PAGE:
The 6-foot-3, 269-pound Dimick ranked third in the country and first in the Pac-12 with 14.5 sacks last season. He’ll enter the NFL with a resume that also sports 28.5 career sacks and an impressive 42.5 tackles for a loss.

Unfortunately for Dimick, who was a first-year starter in 2016, injuries had held him back previously. He played in only seven games in 2015, and as a result, doesn’t have a long string of consistent play or game film. But with a high motor and proven production in a starting role, he should have enough to interest scouts.

Currently projected to be a mid-round pick, Dimick certainly could have helped himself at the NFL Combine, but will instead have to rely on other means to improve his draft stock.

7. Chad Kelly (quarterback, Ole Miss)

Chad Kelly was slated to participate in the NFL Combine, and then he wasn’t. Unlike some other players who had not been invited, Kelly was initially asked to attend and then had his invite rescinded.

Ultimately, the NFL decided not to invite Kelly based on character concerns and some past incidents, which include a disorderly conduct charge stemming from Kelly’s involvement in a fight with two bouncers in Buffalo and the accusation that he threatened to shoot them with an AK47. He also allegedly got into a back-and-forth with officers upon his arrest.

Although the court paperwork is now sealed, the NFL didn’t like what it discovered during their own investigation. As such, Kelly was removed from the NFL Combine and will no longer have the opportunity to prove his worth in front of NFL scouts. At least not until Pro Days roll around.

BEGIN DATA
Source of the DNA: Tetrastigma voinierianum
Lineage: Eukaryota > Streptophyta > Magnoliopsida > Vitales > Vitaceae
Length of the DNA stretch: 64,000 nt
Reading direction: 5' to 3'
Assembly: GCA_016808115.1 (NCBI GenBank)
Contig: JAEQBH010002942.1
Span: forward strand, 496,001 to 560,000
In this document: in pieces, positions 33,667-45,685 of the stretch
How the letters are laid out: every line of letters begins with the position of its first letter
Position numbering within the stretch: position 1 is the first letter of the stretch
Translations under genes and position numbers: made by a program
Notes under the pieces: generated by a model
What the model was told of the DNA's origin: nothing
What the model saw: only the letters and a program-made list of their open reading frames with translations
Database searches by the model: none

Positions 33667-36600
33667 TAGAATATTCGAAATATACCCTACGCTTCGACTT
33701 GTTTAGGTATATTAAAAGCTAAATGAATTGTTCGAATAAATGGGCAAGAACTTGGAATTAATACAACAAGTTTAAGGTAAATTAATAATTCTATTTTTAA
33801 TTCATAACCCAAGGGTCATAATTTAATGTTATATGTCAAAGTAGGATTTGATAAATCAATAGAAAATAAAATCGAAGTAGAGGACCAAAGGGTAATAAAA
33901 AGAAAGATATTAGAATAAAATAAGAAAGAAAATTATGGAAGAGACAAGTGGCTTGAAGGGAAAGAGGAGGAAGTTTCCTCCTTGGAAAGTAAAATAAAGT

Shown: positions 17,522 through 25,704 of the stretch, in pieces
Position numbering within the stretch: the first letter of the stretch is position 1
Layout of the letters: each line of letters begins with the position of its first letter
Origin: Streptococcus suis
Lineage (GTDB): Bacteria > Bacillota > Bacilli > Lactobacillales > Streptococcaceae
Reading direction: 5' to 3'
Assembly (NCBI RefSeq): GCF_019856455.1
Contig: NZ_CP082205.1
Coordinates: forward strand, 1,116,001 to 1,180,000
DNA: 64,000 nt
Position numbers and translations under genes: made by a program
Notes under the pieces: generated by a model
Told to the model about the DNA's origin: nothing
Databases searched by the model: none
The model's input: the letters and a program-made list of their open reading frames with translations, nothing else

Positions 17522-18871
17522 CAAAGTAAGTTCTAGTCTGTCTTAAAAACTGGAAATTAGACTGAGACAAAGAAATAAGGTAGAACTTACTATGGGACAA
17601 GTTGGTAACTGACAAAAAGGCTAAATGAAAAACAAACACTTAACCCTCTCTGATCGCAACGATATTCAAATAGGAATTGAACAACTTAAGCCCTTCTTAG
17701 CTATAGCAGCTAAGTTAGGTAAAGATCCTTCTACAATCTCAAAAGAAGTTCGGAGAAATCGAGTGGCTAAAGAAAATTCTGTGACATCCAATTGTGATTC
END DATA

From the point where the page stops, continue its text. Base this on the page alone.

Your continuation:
Knowing his stock may be damaged as a result of the league’s decision, the talented but inconsistent Kelly may show up at the combine anyway, providing himself an opportunity to speak with NFL scouts and explain the situation. But either way, he won’t be participating in drills and won’t have the opportunity to prove to onlookers that he’s over his injuries (ACL, meniscus) and worthy of a hefty investment.

6. Jarrad Davis (linebacker, Florida)

Jarrad Davis is an exceptionally talented linebacker. In fact, he has so much potential that members of Pro Football Focus already believe he could establish himself as an all-time great in the NFL.

Unfortunately for Davis, despite many contradictory reports, he will not participate in the NFL Combine as he works to overcome an ankle injury suffered last season, causing him to miss four games, including Florida’s final three.

Projected to be a first-round pick, the 6-foot-2, 227-pound Davis is as physical as they come. He loves contact and never shies away from it, which is a trait of most successful linebackers. He’s also got a high football IQ that will serve him well against the NFL’s complex defenses, but lacks the big-time stats you’d like to see from someone with his pedigree (20 tackles for a loss and 5.5 sacks in 38 games).

Ultimately, someone is likely to take Davis based solely on his game film, but he certainly could have helped himself had he been able to perform at the NFL Combine. By missing it, it opens up the door for other linebackers such as Alabama’s Reuben Foster, who many already consider the premiere linebacker entering the draft, and Vanderbilt’s Zach Cunningham​.

Read Nos. 5-1 on Page 2